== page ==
ADHD and overcoming financial math problems

Document created by brittanyp on Nov 19, 2015
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Brittany Pomeroy

November 19,2015

      I was diagnosed with ADHD as a ten year old child. I have had it all my life, and I have struggled all my life. Even with medication and case managers my life is still impacted heavily because of the this disorder and other learning disabilities I have. Coming into college has been one of the toughest things I have ever done in my life. I am now on my own and I don't have my mother and father to help remind me of things anymore. I am trying my best and I have managed to find some systems that work. However having ADHD and trying to deal with money is very hard almost seemingly impossible.

     For those who don't know what ADHD stands for it is attention- Deficit/hyperactive disorder. This makes it hard for me to focus, organize, sit down and even stay still. Impulsiveness and forgetting are some of the main issues I have. On top of that I have a learning disability that causes occasional developmental delays. All that makes it challenging for someone to teach me about finances and anything to do with money. Things get really confusing fast.

     I told my case manager about my problem with money and having no understanding of it other then how to count it. I got assigned a math tutor because it just so happened we were learning about word problems dealing with money. I dreaded this class. I was getting bad grades in this class; the teacher was assuming that we all knew how to do 20% off a certain price. The only thing I learned in that class for money was discounts. Well I learned something that was at least useful in the real world. Unlike substituting x and y for word problems so we could find some money amount or percent. That made zero sense to me mainly, because that bright pink dot on the wall was catching my attention. I looked away from the board for one second and a bunch of calculations were already done. At this point I might as well look at the squirrel outside the window climbing the tree. What the squirrel was doing was much more stimulating and at least could be understood quite easily.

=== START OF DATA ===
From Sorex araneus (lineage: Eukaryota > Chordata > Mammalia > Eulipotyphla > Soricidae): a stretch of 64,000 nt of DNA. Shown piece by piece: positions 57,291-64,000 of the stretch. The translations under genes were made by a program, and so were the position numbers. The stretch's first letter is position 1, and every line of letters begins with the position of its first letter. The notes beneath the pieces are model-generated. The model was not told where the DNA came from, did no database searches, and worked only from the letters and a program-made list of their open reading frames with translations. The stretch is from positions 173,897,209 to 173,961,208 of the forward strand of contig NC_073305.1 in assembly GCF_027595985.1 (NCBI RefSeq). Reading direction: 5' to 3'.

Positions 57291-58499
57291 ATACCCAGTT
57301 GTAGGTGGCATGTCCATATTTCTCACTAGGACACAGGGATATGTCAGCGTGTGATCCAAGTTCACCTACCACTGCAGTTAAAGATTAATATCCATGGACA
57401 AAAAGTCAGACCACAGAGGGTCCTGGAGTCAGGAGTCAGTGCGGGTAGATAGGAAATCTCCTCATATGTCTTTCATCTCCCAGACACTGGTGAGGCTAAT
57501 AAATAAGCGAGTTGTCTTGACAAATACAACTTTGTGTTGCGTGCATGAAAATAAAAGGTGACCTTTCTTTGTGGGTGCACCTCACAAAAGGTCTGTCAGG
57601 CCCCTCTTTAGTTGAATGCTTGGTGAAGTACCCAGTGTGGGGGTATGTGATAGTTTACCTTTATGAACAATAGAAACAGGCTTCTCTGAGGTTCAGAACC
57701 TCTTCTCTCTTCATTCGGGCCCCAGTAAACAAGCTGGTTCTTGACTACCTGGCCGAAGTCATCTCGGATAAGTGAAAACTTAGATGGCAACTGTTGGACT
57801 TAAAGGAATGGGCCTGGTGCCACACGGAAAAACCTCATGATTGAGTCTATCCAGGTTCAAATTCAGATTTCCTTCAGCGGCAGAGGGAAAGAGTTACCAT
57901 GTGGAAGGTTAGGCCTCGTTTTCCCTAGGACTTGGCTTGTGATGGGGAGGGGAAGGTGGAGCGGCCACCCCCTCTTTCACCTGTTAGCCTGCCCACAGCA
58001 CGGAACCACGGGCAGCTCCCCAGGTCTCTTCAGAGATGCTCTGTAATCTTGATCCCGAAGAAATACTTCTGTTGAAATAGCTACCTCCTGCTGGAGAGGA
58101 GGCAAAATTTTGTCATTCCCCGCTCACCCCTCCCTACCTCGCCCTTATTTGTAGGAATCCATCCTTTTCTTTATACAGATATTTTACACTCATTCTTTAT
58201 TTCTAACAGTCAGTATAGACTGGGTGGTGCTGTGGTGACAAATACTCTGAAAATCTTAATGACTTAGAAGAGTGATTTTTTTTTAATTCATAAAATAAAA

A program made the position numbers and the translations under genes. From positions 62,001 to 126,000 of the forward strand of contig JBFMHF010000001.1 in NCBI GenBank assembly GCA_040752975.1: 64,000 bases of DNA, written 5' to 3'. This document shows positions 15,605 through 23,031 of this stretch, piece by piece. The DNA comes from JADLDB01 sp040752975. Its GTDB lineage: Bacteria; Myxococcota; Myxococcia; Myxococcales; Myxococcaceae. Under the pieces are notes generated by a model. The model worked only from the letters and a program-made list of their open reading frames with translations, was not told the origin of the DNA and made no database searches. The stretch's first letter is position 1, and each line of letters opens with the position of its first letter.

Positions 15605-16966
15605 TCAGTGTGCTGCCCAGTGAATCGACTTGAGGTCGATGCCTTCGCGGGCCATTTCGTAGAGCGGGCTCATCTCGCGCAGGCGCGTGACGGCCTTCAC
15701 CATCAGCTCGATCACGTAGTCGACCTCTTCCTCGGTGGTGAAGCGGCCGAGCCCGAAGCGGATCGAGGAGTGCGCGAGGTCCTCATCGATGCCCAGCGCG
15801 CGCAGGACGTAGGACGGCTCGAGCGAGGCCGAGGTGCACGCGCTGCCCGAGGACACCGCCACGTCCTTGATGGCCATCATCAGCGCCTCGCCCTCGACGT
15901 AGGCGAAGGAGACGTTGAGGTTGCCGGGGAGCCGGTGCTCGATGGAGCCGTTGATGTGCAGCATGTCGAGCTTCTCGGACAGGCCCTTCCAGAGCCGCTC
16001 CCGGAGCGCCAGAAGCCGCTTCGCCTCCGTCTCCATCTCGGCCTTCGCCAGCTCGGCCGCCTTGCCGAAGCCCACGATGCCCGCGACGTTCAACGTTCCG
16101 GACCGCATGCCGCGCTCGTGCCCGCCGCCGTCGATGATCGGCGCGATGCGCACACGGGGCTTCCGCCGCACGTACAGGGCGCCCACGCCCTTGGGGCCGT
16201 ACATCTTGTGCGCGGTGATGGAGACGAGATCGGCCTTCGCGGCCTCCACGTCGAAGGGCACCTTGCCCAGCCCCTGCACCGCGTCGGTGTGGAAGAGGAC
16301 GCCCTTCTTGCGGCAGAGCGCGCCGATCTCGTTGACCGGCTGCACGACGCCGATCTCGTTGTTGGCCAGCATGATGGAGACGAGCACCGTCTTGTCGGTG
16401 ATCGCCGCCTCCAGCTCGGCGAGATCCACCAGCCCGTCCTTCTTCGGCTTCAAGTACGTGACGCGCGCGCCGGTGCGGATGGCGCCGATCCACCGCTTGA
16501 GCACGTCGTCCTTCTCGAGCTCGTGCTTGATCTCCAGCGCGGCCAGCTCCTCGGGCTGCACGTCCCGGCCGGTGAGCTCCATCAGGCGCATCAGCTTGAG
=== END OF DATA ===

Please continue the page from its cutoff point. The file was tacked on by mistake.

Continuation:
I withdrew from the class and I am signed up to take it next semester. I am going to go to my tutor for the first assignment and take it one assignment at a time. Working one on one with someone who has attention issues was going to be my best option. The classroom had to many windows and to many different problems written all over the board. My mind is scattered enough. My mind is like a book with all the paragraphs scrambled into one big mess. It's full of random thoughts too. The fact that I would forget my formulas on how to calculate the problems didn't help either. I swear I have no short term memory. I do have long term memory. Once I finally learn something and I know how to solve it and why it is like that I can understand it. Working with someone with a learning disability requires different teaching techniques that most colleges don't have. There is one way they teach and that's it. The college I go to doesn't have special ed tutors. The tutors here are for normal people without disabilities. I mean we are still entitled to use average tutor but it usually doesn't work.

     Knowing how I learn is a big accomplishment because next time I know how to tackle the money word problems. I think that this spring semester of college I will pass the class. I hope to finally understand the problems and be able to maintain some kind of independence with money. If anything at least I can calculate discounts and how much to tip the waitress. To me that is a huge step, but I still have a long way to go.